It's rare enough in the current climate for online magazines to expand with a print edition. Canada Wide Media's BCLiving.ca
is hatching two, one of them a Chinese-language quarterly.
The other is an English edition that will print 10 times per year with double-issues in December/January and July/August. While the mags are named BC Living
, the focus will be on residents of the Lower Mainland Vancouver area. "This is very much a city magazine," said Tom Gierasimczuk, vice-president of editorial.
The cover of BC Living's 2013 media kit gives a taste of what the mag will look like
website, launched prior to the 2010 Winter Olympics, was intended as a general province-wide hub featuring everything from lifestyle to travel that Gierasimczuk said targeted "everybody." It became the company's most successful online product with 125,000 unique monthly visitors, and provided a stream of audience data that informed how the brand would approach its foray into print.
The decision to cover the province from the eyes of the Vancouver-area reader was also pushed by what Canada Wide Media saw as an open space in the marketplace.
Gierasimczuk name-checked TC Media's Vancouver Magazine
and said it does "a fantastic job" and mentioned that a number of city blogs admirably cover the city. "But as far as we're concerned, there was a real lack of a holistic media lifestyle brand in this space," he said. BC Living
will address all the verticals of an all-encompassing city brand, like shopping, fashion and well being, "in a convenient, daily, cross-platform way," he explained.
That means BCLiving.ca
is switching gears and will follow the roadmap established by the 2013 redesign of its sister
, adopting more of a daily newsroom model to both separate itself from and inform the content of the printed editions.
One of the things we've noticed is the complete, almost ignorance by English media of this massive, fantastic audience."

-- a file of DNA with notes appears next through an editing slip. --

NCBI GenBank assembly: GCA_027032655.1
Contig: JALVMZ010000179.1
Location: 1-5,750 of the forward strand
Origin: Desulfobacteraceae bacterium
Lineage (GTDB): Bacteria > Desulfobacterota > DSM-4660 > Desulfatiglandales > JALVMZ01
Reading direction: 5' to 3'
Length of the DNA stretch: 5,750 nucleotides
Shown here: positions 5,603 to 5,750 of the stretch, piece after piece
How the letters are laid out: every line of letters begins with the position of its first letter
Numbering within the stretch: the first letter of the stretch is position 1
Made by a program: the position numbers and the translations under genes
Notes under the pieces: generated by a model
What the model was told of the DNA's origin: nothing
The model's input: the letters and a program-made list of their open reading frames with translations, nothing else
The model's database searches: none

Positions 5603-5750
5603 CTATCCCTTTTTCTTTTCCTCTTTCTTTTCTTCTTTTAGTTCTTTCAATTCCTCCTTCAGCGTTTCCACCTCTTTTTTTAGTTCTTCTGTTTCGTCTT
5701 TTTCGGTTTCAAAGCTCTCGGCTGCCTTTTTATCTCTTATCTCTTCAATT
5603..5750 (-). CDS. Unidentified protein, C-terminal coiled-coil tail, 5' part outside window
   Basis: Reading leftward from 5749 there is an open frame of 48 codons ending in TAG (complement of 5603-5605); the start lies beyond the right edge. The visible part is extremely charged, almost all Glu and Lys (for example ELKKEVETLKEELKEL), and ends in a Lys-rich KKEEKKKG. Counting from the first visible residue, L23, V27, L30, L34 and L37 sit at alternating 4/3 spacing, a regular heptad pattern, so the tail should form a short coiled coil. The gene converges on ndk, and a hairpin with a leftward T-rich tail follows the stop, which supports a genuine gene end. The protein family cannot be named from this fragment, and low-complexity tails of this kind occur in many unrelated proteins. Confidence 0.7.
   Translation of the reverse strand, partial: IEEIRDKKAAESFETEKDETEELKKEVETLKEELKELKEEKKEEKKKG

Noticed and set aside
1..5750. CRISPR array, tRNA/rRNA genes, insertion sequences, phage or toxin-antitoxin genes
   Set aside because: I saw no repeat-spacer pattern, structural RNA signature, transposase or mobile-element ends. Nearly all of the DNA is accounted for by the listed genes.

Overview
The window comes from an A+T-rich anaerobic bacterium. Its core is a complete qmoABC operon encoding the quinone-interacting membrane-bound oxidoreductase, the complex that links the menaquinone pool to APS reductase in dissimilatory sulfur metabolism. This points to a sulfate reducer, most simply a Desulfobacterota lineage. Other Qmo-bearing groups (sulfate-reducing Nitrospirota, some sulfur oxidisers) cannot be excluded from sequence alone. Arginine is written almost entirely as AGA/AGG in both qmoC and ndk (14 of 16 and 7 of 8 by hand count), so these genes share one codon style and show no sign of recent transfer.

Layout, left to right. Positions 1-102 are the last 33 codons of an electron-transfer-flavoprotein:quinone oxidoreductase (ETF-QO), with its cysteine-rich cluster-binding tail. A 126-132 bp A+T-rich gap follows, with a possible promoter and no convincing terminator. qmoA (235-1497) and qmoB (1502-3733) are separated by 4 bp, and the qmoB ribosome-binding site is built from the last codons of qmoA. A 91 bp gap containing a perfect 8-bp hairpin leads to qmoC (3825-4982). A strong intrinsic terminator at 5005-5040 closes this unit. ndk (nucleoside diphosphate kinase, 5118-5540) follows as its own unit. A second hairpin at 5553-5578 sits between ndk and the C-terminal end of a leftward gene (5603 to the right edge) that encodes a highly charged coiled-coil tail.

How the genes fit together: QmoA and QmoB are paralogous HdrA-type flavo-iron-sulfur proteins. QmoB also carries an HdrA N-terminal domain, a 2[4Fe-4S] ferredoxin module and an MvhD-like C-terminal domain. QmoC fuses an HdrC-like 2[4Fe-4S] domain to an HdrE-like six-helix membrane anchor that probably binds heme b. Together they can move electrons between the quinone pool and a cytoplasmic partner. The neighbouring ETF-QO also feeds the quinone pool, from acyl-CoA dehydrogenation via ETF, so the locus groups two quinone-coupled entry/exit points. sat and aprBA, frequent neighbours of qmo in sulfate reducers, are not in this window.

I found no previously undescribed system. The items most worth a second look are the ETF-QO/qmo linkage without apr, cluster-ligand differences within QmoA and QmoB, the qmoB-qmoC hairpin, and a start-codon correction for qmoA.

- Tom Gierasimczuk
The Chinese quarterly edition will contain around 75% of the same content as the English version, featuring a mix of original features, translated content tweaked for the audience, and straight translated pieces. It will be overseen by editor Kelly Bai, who moves between Vancouver and Hong Kong, and a design team based in Hong Kong.
Gierasimczuk, who moved to B.C. from Toronto after working as editor-in-chief of Marketing Magazine
, said the Greater Vancouver Chinese audience, with more than 400,000 residents tracing their ethnicity to China according to the 2006 Census, has been ignored for too long.
"Since I got here from Toronto, one of the things we've noticed is the complete, almost ignorance by English media of this massive, fantastic audience," he said. "The magazine will be instrumental in attracting these high net-worth immigrants to all that Vancouver has to offer, as opposed to just assuming they'll stay in Richmond
," he said.
The cover of the inaugural English edition will feature local style and shopping guru Susie Wall, while the Chinese edition will feature Wanting Qu, a B.C.-born singer and Vancouver's official Tourism Ambassador to China.
A full-page ad costs $3,610 for the English edition, $2,480 for the Chinese.
-English will have a run of 31,000, with 15,000 distributed through Friday home delivery free through the Globe and Mail, 11,000 available for free at select high-end locations, 3,500 via paid distribution on newsstands and the rest slated for marketing giveaways. The first issue is the November shopping edition.
The Chinese version will release 10,000 copies through high-end decor, design and furniture stores, financial planners and insurance agents, real estate companies and realtors, and Chinese medical and dental clinics. Its first edition is a Winter shopping issue.